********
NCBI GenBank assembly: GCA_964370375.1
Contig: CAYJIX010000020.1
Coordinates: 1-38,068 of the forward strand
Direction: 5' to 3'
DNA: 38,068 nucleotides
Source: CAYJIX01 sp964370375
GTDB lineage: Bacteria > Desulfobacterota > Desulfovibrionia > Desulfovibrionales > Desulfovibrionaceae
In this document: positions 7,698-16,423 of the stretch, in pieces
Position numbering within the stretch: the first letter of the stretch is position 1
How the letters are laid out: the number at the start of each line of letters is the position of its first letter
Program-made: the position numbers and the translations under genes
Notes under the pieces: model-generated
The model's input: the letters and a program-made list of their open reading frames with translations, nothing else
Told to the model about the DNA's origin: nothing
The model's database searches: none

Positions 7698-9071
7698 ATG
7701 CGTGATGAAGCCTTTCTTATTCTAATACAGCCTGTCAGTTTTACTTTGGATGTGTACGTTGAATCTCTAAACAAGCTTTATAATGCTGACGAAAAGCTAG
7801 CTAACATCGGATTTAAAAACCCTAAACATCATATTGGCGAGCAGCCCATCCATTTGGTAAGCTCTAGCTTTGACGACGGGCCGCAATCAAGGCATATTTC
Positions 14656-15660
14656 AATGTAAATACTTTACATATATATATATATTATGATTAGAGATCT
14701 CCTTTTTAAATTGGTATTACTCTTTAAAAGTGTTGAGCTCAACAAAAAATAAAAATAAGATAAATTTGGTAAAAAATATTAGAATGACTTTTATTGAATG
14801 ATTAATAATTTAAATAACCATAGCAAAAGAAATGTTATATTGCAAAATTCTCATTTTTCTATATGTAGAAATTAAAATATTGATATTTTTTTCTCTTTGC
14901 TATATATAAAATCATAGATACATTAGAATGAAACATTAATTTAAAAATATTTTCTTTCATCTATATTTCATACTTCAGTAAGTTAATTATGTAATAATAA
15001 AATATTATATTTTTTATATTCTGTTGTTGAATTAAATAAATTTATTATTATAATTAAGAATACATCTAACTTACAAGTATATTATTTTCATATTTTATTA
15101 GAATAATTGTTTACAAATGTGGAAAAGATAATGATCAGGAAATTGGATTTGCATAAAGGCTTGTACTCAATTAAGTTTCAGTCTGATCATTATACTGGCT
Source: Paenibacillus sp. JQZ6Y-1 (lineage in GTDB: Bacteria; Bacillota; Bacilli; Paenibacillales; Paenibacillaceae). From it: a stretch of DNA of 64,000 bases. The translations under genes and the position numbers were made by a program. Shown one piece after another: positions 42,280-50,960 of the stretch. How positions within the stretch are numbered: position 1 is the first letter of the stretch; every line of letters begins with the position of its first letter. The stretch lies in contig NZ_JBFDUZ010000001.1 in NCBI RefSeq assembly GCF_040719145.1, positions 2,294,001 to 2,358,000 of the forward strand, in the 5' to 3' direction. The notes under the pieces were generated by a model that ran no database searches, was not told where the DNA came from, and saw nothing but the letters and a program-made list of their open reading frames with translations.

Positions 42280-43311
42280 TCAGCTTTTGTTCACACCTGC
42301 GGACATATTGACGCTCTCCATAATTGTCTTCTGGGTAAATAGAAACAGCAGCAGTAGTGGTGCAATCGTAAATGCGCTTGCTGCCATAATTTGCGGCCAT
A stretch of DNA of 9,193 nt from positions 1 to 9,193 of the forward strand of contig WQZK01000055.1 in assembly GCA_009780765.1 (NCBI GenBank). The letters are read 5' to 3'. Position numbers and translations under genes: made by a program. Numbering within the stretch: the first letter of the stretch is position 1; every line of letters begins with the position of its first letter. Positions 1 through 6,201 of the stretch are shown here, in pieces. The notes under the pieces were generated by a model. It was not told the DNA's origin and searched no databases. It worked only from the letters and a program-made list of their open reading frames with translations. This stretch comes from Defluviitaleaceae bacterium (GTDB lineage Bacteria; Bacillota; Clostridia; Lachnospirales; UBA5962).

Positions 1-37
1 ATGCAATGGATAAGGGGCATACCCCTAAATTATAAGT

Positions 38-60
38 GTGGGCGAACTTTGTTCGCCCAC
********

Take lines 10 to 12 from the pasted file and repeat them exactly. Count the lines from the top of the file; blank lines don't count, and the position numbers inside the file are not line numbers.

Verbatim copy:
How the letters are laid out: the number at the start of each line of letters is the position of its first letter
Program-made: the position numbers and the translations under genes
Notes under the pieces: model-generated